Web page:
How does the health care system in the United States compare to that in other industrial countries? If you think health care is a human right? Why or why not? How can equality and inequality in health care impact society?

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Even though the United States spends more money on health care than most industrial countries, it still has one of the most unequal health care systems. Most industrialized countries provide universal healthcare coverage that ensures almost equal access to healthcare for all citizens. In contrast, the United States does not...

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Even though the United States spends more money on health care than most industrial countries, it still has one of the most unequal health care systems. Most industrialized countries provide universal healthcare coverage that ensures almost equal access to healthcare for all citizens. In contrast, the United States does not have a single nationwide system and instead has a combination of public and private health coverage. This means that people's health insurance tends to be linked to their employment status and therefore their financial status. According to the Washington Post, before the COVID-19 pandemic in late 2019 eleven percent of the population in the United States lacked health insurance altogether.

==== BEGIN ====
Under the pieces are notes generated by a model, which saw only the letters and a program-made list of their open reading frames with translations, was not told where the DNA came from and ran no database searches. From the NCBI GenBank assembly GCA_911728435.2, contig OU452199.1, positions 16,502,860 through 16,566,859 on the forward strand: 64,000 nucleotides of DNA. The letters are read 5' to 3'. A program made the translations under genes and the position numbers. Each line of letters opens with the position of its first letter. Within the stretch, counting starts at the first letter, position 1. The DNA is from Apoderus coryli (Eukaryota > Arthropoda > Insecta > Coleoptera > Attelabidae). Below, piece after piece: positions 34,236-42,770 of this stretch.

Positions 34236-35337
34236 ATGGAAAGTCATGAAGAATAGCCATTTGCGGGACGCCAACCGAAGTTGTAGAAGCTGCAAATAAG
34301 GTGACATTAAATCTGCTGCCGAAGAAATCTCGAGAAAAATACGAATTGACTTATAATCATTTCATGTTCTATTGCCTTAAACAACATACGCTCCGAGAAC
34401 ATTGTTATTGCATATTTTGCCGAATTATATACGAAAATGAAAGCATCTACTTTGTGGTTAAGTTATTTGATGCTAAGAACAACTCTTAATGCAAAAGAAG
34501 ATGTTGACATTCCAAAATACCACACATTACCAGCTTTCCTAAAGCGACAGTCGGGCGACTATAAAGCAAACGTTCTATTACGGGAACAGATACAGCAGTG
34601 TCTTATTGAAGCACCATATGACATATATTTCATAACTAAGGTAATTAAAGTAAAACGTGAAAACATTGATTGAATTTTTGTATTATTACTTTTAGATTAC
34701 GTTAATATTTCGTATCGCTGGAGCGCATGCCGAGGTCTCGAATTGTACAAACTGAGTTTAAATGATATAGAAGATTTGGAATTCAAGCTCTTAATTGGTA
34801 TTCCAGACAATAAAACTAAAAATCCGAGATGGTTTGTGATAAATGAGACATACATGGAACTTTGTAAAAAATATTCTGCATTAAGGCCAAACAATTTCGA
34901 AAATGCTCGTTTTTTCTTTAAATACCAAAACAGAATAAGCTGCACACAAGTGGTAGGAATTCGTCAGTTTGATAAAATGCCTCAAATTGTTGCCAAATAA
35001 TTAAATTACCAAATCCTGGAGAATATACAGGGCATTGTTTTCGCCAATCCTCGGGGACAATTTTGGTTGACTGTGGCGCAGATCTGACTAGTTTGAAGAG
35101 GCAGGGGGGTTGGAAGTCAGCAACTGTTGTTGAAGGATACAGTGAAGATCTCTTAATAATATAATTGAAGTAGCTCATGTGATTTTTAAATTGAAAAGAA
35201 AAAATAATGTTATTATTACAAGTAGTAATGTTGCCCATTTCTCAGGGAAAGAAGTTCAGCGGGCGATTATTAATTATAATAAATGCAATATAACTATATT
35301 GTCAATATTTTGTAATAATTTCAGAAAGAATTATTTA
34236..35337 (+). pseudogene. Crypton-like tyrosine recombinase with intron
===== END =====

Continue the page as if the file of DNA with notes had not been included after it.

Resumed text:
One could argue that health care is a basic human right because all people deserve to live in a state that provides them access to care and keeps them safe. The United Nations’ Universal Declaration of Human Rights includes the right to health in Article 25. The right to health is also important because inequality in health care can have a profound impact on society. For instance, in the United States, unequal access to health care reinforces the growing wealth gap. Since access to quality health insurance typically requires a secure full-time job with benefits, many low-income Americans and immigrants do not have it. Without insurance, they cannot afford to get treatment for health problems without going into debt, which reduces their quality of life and makes it even more difficult for them to climb the socioeconomic ladder.

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